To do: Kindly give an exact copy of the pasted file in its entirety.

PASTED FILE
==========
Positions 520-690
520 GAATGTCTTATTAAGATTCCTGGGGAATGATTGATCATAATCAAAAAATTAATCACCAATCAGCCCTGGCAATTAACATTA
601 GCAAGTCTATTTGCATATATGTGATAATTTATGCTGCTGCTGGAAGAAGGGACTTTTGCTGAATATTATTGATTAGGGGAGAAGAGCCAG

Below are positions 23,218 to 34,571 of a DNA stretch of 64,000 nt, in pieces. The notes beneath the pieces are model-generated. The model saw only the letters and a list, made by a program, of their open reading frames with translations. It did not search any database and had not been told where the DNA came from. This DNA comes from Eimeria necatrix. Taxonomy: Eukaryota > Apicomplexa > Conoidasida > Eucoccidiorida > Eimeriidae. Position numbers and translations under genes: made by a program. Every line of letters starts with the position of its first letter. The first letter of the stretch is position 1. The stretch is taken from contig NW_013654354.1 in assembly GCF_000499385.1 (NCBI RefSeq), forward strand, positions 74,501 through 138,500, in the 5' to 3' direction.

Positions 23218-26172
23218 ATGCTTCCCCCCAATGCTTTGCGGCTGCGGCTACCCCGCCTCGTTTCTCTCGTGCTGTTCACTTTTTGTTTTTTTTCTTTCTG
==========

Positions 520-690
520 GAATGTCTTATTAAGATTCCTGGGGAATGATTGATCATAATCAAAAAATTAATCACCAATCAGCCCTGGCAATTAACATTA
601 GCAAGTCTATTTGCATATATGTGATAATTTATGCTGCTGCTGGAAGAAGGGACTTTTGCTGAATATTATTGATTAGGGGAGAAGAGCCAG

Below are positions 23,218 to 34,571 of a DNA stretch of 64,000 nt, in pieces. The notes beneath the pieces are model-generated. The model saw only the letters and a list, made by a program, of their open reading frames with translations. It did not search any database and had not been told where the DNA came from. This DNA comes from Eimeria necatrix. Taxonomy: Eukaryota > Apicomplexa > Conoidasida > Eucoccidiorida > Eimeriidae. Position numbers and translations under genes: made by a program. Every line of letters starts with the position of its first letter. The first letter of the stretch is position 1. The stretch is taken from contig NW_013654354.1 in assembly GCF_000499385.1 (NCBI RefSeq), forward strand, positions 74,501 through 138,500, in the 5' to 3' direction.

Positions 23218-26172
23218 ATGCTTCCCCCCAATGCTTTGCGGCTGCGGCTACCCCGCCTCGTTTCTCTCGTGCTGTTCACTTTTTGTTTTTTTTCTTTCTG